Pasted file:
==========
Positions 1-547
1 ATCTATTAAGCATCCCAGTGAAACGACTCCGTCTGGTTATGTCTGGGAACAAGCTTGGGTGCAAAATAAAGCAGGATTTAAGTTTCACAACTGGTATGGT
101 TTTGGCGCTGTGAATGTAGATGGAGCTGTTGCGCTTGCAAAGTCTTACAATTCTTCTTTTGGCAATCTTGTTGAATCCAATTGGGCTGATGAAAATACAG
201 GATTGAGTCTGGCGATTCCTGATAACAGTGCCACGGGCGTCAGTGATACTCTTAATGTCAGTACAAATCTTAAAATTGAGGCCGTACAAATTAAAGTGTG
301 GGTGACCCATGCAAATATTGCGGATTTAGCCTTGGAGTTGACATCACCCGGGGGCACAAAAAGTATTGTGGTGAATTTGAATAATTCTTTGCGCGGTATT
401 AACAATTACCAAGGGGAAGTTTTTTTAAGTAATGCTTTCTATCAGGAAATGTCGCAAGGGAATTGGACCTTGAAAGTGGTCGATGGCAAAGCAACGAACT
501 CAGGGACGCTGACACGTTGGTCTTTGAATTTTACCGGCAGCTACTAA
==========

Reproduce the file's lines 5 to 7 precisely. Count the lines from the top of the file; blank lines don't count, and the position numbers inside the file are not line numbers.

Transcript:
301 GGTGACCCATGCAAATATTGCGGATTTAGCCTTGGAGTTGACATCACCCGGGGGCACAAAAAGTATTGTGGTGAATTTGAATAATTCTTTGCGCGGTATT
401 AACAATTACCAAGGGGAAGTTTTTTTAAGTAATGCTTTCTATCAGGAAATGTCGCAAGGGAATTGGACCTTGAAAGTGGTCGATGGCAAAGCAACGAACT
501 CAGGGACGCTGACACGTTGGTCTTTGAATTTTACCGGCAGCTACTAA